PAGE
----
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More trouble in Afghanistan

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Re: More trouble in Afghanistan

Post  Panda on Sun 10 Feb - 7:39

10 February 2013 Last updated at 00:56
















Afghan Isaf commander John Allen sees 'road to
winning'






Gen John Allen: "We should be seeking to win this war"

Continue
reading the main story

Taliban
Conflict




  • Who are the Taliban?
  • Militant nexus
  • Afghan peace hopes
  • Security after Nato

The outgoing commander of Nato forces
in Afghanistan has said the alliance is on the road to winning the war.

Gen John Allen said troops had gone "a long way" towards creating conditions
for winning in a counter-insurgency.

The White House has said it will nominate Gen Allen as the alliance's supreme
commander in Europe.

Last month, he was cleared of misconduct by the Pentagon in a scandal that
led former CIA director David Petraeus to resign.

Gen Allen is handing over command to Marine Corps Gen Joseph
Dunford.
'Not on the table'
"Counter-insurgencies take a while and it is difficult to put a dot on a
calendar and say, 'Today, we won'," Gen Allen told the BBC.

"I think we have gone a long way to setting the conditions for what,
generally, usually, is the defining factor in winning a counter-insurgency - to
set the conditions for governance, to set the conditions for economic
opportunity.... I think we are on the road to winning."

During his 19-month tour, Gen Allen managed the transfer of security across
much of the country to the Afghan army and police.

His successor is expected to be Isaf's last commander, who will oversee the
withdrawal of most of the foreign troops in the country.

There has not been any official announcement from the White House as to how
many US troops will remain.

But Gen Allen said that the idea of no American military presence in the
country was not an option, and that he had not even been asked to look at its
feasibility.

"It's no direction that we intend to go. The president was clear talking
about the presence of US forces in this case in the post-2014 period being
orientated on training, advising and assisting so that was an indication to me,
having not been asked, that the zero option is probably not on the table."

Gen Allen's nomination to head Nato in Europe had been put on hold amid
reports that he had sent inappropriate emails to a Florida socialite, in a
scandal that brought down the head of the CIA.

But allegations of professional misconduct were dismissed and the then
Defence Secretary Leon Panetta said he had "complete confidence" in Gen Allen's
leadership.

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Re: More trouble in Afghanistan

Post  Panda on Wed 13 Feb - 15:31

Afghanistan Nato Air Strike 'Kills Children'


Three Taliban commanders die in an air strike in
Afghanistan, but 10 civilians are also reportedly killed.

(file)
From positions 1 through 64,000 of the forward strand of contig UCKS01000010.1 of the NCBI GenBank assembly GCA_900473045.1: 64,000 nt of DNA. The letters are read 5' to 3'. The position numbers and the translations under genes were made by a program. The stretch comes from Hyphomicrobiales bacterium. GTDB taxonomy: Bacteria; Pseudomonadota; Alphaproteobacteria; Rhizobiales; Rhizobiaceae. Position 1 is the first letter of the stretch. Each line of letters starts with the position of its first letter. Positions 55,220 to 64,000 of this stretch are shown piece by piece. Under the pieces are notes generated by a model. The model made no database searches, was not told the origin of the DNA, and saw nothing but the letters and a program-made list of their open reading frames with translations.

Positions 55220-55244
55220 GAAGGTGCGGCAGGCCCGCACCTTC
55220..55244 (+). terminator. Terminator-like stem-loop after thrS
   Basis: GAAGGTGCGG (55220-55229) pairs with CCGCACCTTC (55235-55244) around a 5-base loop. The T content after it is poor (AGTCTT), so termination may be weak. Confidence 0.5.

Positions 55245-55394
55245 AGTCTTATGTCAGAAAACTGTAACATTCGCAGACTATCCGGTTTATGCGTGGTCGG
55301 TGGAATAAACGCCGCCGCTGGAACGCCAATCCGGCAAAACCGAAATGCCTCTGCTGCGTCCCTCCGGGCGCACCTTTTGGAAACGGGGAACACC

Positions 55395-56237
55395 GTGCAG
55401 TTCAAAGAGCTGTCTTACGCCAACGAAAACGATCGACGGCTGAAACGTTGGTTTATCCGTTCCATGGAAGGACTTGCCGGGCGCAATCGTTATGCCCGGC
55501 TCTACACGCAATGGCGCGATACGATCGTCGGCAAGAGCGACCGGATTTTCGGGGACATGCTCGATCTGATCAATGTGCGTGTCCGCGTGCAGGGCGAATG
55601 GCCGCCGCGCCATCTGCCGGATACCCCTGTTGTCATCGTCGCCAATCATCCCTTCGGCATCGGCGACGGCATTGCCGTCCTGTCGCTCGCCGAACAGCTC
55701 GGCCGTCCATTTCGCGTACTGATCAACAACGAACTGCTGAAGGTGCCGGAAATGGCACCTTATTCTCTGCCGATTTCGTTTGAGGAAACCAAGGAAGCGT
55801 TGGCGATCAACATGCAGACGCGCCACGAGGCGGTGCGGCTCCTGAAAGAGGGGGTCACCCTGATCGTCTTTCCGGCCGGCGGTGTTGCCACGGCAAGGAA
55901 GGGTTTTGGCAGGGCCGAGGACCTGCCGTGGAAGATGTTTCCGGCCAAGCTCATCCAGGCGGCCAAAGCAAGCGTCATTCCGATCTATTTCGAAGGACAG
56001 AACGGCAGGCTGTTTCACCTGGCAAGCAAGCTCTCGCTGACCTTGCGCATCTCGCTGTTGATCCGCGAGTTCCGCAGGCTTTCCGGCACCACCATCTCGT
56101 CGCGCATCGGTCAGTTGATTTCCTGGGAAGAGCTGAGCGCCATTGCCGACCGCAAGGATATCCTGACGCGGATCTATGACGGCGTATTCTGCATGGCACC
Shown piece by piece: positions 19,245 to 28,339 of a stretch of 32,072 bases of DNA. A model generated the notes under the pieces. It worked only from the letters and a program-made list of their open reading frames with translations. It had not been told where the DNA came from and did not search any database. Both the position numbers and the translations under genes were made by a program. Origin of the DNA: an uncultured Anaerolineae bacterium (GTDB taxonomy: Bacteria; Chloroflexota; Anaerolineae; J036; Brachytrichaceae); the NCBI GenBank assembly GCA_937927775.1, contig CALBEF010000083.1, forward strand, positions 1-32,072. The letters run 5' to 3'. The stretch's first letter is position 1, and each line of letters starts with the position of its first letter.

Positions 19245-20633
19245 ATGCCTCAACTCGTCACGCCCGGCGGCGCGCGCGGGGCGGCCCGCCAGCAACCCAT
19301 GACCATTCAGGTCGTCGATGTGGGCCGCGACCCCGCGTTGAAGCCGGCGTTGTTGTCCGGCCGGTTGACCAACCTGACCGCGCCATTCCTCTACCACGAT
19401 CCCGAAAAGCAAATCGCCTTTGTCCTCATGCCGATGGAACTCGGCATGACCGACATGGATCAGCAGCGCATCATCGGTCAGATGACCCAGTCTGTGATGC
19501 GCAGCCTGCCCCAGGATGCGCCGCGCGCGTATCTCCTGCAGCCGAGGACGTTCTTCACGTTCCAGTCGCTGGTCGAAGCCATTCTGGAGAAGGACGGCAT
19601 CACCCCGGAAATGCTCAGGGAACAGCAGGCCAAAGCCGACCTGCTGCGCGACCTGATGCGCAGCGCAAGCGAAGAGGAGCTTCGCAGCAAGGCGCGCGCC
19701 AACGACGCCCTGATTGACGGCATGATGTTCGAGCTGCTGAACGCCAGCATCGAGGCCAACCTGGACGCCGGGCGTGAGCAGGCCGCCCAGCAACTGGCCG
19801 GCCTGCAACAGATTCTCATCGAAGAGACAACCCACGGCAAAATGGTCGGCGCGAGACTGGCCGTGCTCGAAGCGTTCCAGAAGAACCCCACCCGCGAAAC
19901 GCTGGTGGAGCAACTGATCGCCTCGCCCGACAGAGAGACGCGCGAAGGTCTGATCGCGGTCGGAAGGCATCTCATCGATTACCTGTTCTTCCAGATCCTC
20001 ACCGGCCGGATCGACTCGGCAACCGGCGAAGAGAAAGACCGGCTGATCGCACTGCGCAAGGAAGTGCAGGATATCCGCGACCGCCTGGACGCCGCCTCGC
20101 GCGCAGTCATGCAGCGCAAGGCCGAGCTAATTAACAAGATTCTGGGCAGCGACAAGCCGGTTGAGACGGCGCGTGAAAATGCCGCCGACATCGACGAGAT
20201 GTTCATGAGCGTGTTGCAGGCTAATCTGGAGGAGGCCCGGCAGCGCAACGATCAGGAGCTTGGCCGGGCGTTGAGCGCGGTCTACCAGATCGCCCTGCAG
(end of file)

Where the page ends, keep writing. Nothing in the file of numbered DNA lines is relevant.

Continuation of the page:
9:34am UK,
Wednesday 13 February 2013

The strike happened in a remote area of eastern
Afghanistan








  • A Nato air strike on a Taliban hideout in Afghanistan has killed
    nine women and children, local officials say.

    "Five children, four women and a man were killed in the raid," said Kunar
    provincial governor Sayed Fazulullah Wahidi.

    A spokesman for Nato forces said they were investigating the allegations.

    Three Taliban commanders, including a notorious al Qaeda-linked militant
    leader called Shahpoor, were also killed in the raid, district governor Abdul
    Zahir said.

    The air raid was in support of a ground operation by US-led coalition and
    Afghan forces in a Taliban-controlled valley in the insurgency-plagued region,
    Mr Zahir said.

    "The civilians were killed in the air raid," he said.

    It is not clear if the owner of the house targeted was a member of the
    Taliban or a civilian, but the Taliban were visiting when the home was attacked,
    Mr Zahir added.

    Four other children were wounded in the raid, Mr Wahidi said.

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Re: More trouble in Afghanistan

Post  Panda on Fri 22 Feb - 9:35

NATO Weighs Financing Larger Afghan Security Force

A proposal to expand NATO support of Afghanistan’s forces would help sustain 352,000 troops through 2018, many more than expected, officials said

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Re: More trouble in Afghanistan

Post  Panda on Mon 25 Feb - 8:55

24 February 2013 Last updated at 16:37

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Karzai orders US special forces out of Afghan
province



US forces see Wardak province,
not far from Kabul, as strategically significant
Continue
reading the main story

Taliban
Conflict




  • Who are the Taliban?
  • Militant nexus
  • Afghan peace hopes
  • Security after Nato

The Afghan president has ordered US
special forces to leave Wardak province within two weeks.

The decision was being taken due to allegations of disappearances and torture
by Afghans considered to be part of US special forces, said a spokesman for
Hamid Karzai.

The strategically significant, central province of Wardak has been the recent
focus of counter-insurgency operations.

A US statement said it took all allegations of misconduct seriously.

But the US could not comment specifically on this latest development "until
we have had a chance to speak with senior government officials", the statement
by a spokesman for US special forces said.

"This is an important issue that we must discuss with our Afghan
counterparts," the statement said.

The Afghan president's office said the decision to order the
expulsion
of US special forces had been taken at a meeting of the National
Security Council.

"After a thorough discussion, it became clear that armed individuals named as
US special force[s] stationed in Wardak province engage in harassing, annoying,